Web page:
Cornelis Ketel (1548-1616)
At the time when Oudezijds Voorburgwal was still called Fluwelenburgwal (‘velvet rampart’) because of its distinguished residents, Cornelis Ketel lived with his family at number 69-71. Many of the artist’s patrons and fellow artists resided in the neighbourhood. However, Ketel’s origins lay in Gouda, where he had been born out of wedlock to Elisabeth Jacobsdr Ketel in 1548. His father was the art collector Govert Jans van Proyen. From an early age Cornelis was taught how to paint by his uncle of the same name, and from the age of eighteen he was taught by Anthonie van Blokland in Delft. After spending a time in France, Ketel became famous as a portrait painter in London, where he was commissioned to paint a portrait of Queen Elizabeth I in 1578. In 1581 he returned to the Netherlands with his wife and children. They rented a house to the north of the Oude Kerk (Old Church) and bought the house on Oudezijds Voorburgwal in 1593.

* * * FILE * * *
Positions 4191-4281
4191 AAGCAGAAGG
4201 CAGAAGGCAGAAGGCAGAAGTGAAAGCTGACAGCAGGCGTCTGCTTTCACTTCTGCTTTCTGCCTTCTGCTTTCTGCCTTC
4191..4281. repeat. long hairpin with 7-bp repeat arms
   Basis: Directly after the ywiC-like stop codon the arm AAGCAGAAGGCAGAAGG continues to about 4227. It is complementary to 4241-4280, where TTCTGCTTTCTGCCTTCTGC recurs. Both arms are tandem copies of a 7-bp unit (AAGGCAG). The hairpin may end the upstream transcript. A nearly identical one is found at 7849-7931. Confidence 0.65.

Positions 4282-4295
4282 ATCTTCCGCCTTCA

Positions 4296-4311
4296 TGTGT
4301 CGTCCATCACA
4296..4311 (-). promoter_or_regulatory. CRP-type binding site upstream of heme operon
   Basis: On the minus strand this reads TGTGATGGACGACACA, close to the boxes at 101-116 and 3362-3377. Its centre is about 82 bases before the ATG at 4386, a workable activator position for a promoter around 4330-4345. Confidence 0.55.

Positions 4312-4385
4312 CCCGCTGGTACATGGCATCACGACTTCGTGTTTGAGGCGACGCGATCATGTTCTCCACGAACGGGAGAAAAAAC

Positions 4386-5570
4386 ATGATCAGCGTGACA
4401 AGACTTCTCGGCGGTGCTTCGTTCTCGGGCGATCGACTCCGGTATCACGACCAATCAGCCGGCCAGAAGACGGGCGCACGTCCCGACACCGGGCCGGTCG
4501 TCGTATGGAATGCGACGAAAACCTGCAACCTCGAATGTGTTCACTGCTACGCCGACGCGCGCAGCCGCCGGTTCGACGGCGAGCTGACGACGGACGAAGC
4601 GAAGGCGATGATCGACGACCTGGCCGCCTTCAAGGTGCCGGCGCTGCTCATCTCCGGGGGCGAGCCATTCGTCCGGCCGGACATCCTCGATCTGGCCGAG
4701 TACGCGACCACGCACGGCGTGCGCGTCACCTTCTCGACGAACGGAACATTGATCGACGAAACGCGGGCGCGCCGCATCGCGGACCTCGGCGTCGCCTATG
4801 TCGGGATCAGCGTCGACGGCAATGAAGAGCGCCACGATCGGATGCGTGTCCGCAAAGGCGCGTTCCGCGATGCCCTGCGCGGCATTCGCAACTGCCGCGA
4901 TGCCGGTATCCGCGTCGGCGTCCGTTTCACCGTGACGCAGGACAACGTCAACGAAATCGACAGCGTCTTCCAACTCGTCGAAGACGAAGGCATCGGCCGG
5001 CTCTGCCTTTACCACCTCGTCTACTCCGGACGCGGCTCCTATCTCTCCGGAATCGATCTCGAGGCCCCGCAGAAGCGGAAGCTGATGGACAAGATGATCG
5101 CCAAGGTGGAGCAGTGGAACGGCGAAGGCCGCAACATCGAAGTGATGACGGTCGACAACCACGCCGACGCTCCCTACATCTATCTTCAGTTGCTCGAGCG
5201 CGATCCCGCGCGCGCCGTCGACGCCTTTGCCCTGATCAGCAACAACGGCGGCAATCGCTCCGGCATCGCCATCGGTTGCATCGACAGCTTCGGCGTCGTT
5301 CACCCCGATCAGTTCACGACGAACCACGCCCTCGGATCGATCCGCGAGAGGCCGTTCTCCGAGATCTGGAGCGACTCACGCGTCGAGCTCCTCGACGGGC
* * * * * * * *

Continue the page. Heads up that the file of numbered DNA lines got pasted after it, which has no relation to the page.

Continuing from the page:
In Amsterdam Ketel’s clients were mainly members of the wealthy ruling elite, many of whom were members of the Schuttersgilden or Civic Guards. It was from among this clientele that Ketel would popularise the genre of the schuttersstuk or Dutch Civic Guard group portraits, of which Rembrandt’s Night Watch is a fine example. Among Ketel’s works is the well-known civic guard painting Company of Captain Rosecrans.
In 1599 Ketel developed an unusual painting technique in which he used his fingers, thumb and even his toes. According to enthusiasts these ‘brushless’ portraits were warmer and smoother – but many people thought it ridiculous. After the death of his first wife, Cornelis Ketel married a woman from Amsterdam. The painter died in 1616.
Photo: City Archive Amsterdam.